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November 15, 2004

Franchising in Brazil

Update, Nov. 17: My old link to the quote went bad. I think this one is to the same report, in pdf: report on U.S. trade with Brazil:

I just came across the interesting fact that franchising has been highly successful in Brazil.


After nearly two decades of success in Brazil, the franchising system continues to boom. As of 2002 it accounted for 25% of the gross revenue in the retail segment with around 800 franchise chains and 56,000 franchise units, divided into approximately 30 business segments, generating over 350,000 jobs. ...

Between 2001 and 2002 the Brazilian franchising system boasted more than eight billion dollars in sales. According to ABF, the continued growth of franchising in this market has strengthened Brazil's franchising system to such that it is now one the world's third strongest, outranked only by the United States and Japan.

According to local sources, the continued success of the Brazilian franchising system is in part due to the increase in participation of already consolidated businesses exploring alternative avenues of expansion. Local Brazilian companies form the vast majority of franchises in Brazil (about 90%), however, foreign groups, particularly from the U.S., are making their way into the market too.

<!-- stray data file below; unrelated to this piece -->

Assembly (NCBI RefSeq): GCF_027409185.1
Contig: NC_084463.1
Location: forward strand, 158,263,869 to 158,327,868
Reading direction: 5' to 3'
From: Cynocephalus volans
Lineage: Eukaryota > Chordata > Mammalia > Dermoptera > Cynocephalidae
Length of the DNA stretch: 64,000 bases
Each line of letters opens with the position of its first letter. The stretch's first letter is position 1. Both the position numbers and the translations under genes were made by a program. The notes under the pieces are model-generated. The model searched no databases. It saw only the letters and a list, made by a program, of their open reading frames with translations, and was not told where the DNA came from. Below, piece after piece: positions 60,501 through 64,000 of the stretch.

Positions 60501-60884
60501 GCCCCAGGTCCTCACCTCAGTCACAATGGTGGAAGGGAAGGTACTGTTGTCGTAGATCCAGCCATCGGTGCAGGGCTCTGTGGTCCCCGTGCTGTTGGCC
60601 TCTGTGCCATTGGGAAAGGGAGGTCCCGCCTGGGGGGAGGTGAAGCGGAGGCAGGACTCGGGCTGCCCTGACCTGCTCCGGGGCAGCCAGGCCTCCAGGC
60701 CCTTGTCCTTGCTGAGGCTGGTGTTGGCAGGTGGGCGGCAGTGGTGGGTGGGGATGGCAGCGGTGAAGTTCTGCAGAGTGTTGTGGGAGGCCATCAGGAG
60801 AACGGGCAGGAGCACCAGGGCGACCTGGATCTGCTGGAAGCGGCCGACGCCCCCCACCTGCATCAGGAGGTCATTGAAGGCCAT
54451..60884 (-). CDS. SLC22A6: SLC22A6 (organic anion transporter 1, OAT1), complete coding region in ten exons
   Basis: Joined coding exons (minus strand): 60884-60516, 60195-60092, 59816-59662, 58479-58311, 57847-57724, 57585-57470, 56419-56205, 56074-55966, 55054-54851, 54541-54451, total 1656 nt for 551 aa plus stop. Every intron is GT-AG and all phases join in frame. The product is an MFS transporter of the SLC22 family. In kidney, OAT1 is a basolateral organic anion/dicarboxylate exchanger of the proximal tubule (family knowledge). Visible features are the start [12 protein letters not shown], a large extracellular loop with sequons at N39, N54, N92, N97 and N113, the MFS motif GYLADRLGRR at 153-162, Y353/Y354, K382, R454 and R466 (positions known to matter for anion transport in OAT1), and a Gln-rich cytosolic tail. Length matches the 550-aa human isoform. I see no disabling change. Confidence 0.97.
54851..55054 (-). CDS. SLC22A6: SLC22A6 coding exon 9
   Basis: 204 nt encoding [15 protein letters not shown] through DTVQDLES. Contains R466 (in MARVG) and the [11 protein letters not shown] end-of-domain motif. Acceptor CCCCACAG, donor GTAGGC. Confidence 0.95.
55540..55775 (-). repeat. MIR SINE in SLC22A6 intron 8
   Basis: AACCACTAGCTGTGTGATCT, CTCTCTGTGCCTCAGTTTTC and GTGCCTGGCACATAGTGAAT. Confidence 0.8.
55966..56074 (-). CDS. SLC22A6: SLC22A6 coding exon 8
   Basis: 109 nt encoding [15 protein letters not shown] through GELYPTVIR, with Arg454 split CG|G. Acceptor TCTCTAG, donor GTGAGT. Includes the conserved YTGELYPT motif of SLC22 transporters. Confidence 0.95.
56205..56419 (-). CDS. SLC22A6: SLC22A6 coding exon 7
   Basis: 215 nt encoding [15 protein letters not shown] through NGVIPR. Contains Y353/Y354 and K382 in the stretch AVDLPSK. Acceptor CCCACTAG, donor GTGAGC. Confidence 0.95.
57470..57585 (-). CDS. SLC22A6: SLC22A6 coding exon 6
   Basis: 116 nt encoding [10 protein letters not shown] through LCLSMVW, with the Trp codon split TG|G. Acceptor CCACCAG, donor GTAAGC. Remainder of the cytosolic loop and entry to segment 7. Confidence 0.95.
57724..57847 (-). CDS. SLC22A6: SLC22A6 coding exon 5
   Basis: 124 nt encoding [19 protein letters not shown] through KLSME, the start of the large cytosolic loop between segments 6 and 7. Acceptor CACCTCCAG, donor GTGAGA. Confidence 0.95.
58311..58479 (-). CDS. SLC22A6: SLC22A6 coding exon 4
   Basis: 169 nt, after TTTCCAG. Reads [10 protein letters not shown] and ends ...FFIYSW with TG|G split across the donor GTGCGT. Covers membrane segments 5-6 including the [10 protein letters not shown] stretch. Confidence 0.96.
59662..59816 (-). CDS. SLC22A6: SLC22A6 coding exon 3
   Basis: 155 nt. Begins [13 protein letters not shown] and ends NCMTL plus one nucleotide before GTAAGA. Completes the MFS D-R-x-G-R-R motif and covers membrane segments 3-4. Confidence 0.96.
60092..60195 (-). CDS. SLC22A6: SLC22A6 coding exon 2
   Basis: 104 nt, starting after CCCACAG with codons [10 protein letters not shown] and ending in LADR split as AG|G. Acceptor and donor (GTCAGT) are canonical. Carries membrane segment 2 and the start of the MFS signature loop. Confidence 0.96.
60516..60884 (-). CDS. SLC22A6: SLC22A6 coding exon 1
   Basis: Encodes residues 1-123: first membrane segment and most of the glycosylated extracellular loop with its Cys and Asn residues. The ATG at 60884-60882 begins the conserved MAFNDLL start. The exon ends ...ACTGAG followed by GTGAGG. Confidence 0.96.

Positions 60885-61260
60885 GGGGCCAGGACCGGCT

Strict regulations preventing foreign franchises from remitting royalties to their headquarters contributed to the dominance of Brazilian franchises over their foreign counterparts. However, the reform of the Franchising Law in 1994 has granted greater investing opportunities to foreign franchises. Foreign franchises are now allowed to remit royalties to their countries of origin. However, U.S. franchisors must adapt to meet required market norms and standards, invest in market research, test market receptivity through pilot projects and adjust their concepts to Brazilian business practices and consumer tastes. In Brazil, franchise consultants refer to this process as the "tropicalization" of the franchise.

This sounds like an opportunity for businesses in other Third World countries.

Posted by erasmuse at November 15, 2004 08:49 AM

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Comments

The US link seems to be broken. I would like to read more about this, in the hopes of finding more details on "tropicalization."

Posted by: bc at November 16, 2004 09:07 AM

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